Classic Northwest Passage and Baffin Island (Akademik Ioffe)

Classic Northwest Passage and Baffin Island (Akademik Ioffe)

From USD $9,995


This iconic voyage explores Canada’s remote Northwest Passage and the stunning fjords of the Baffin Island coastline. We enjoy excellent wildlife encounters, Inuit community visits, exciting navigation, hikes on shore and superb photographic opportunities along the way.

We follow in the footsteps of the early Arctic explorers such as Franklin, Amundsen and Larsen, exploring the archipelago of islands and channels that create Canada’s high Arctic region. This is the home of the polar bear, Muskox, caribou and walrus and we journey through the wild Canadian north aboard our celebrated ice-rated expedition ship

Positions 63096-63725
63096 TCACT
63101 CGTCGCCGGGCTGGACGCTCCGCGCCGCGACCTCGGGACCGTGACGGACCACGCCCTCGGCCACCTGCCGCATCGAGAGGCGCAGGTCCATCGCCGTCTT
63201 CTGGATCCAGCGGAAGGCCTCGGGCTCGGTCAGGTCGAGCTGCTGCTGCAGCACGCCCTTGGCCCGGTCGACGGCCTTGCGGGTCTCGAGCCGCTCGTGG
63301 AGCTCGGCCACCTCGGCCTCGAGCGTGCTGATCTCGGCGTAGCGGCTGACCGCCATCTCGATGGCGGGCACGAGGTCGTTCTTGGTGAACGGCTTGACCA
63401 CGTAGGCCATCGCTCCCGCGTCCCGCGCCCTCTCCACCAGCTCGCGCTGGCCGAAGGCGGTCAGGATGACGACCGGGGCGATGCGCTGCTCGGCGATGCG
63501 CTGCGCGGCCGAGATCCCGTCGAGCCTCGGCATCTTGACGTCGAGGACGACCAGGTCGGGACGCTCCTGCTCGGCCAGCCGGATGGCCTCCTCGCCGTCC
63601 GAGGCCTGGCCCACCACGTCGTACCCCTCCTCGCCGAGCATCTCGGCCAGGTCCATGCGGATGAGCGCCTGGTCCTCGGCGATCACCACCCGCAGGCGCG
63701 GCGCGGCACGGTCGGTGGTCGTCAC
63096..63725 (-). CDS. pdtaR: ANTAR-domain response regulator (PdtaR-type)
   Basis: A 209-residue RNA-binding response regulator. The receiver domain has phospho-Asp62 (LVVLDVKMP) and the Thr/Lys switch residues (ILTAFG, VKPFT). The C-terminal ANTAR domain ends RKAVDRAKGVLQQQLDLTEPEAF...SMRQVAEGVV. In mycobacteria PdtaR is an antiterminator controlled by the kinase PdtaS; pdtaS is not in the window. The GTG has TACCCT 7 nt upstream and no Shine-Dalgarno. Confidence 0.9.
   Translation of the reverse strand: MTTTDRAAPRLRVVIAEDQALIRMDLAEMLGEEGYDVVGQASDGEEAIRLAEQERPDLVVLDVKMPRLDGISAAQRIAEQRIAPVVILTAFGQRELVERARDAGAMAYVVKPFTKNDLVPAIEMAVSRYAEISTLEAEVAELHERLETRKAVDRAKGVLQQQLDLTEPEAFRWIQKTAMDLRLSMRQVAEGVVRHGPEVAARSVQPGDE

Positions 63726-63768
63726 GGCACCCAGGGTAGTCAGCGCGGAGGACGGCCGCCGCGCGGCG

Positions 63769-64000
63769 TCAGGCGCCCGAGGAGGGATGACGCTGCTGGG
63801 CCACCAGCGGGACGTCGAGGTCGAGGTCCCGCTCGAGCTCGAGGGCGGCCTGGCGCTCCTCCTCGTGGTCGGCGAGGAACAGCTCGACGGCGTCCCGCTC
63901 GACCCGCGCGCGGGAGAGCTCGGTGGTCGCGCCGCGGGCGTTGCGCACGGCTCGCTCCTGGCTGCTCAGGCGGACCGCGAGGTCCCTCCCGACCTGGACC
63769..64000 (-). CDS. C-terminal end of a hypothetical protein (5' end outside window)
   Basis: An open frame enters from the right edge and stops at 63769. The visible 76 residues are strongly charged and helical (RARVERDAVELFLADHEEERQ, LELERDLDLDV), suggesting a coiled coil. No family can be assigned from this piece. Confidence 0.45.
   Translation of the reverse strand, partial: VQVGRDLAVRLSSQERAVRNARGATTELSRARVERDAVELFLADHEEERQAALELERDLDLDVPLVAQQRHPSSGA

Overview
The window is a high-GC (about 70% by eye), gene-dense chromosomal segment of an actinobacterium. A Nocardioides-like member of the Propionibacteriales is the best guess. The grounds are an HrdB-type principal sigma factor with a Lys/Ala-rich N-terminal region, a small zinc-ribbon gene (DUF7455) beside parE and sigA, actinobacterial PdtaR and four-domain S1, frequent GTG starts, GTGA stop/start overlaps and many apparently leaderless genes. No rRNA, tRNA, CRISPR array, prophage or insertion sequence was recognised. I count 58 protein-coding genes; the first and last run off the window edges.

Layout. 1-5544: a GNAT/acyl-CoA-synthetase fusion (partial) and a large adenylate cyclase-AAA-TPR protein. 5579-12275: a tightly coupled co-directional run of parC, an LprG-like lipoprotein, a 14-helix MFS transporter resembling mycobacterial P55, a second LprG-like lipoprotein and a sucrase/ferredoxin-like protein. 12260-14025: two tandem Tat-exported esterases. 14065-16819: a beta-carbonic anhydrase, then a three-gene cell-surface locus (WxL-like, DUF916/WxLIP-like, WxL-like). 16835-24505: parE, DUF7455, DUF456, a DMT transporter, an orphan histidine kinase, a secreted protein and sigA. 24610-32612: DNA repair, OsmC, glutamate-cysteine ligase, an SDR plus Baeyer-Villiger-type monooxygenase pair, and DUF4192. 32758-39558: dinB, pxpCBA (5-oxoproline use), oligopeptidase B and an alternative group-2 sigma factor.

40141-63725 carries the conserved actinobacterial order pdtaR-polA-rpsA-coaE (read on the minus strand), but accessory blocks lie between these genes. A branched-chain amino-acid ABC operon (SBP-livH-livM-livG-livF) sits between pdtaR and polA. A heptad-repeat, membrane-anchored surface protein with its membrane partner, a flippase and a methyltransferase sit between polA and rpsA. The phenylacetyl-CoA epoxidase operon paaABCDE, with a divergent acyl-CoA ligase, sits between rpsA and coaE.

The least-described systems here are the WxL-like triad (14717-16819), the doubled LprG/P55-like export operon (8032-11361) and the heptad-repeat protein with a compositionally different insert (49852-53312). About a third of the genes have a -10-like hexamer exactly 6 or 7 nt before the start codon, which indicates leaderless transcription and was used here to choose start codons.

Wildlife is a major draw card of our expedition, but there is plenty of historical interest and the stories of that ill-fated expedition by Sir John Franklin more than 170 years ago is central to our voyage. Franklin made his last heroic foray into the Arctic in 1845 with two ships and 129 men, never to be heard from again. The fate of the expedition remained a mystery – until September 2014 – when one of the vessels, HMS Erebus, was discovered in a remarkable state of preservation in the frigid waters of Victoria Strait.

The find is undoubtedly one of the great archaeological discoveries of the last 100 years and has been likened to the discovery of Tutankhamen’s tomb. This is small ship expedition cruising at its best.

Please note: this voyage starts from Edmonton on a special charter flight. The voyage ends with a charter flight to Ottawa. Flights are not included in your rate.

Trip Name
Classic Northwest Passage and Baffin Island (Akademik Ioffe)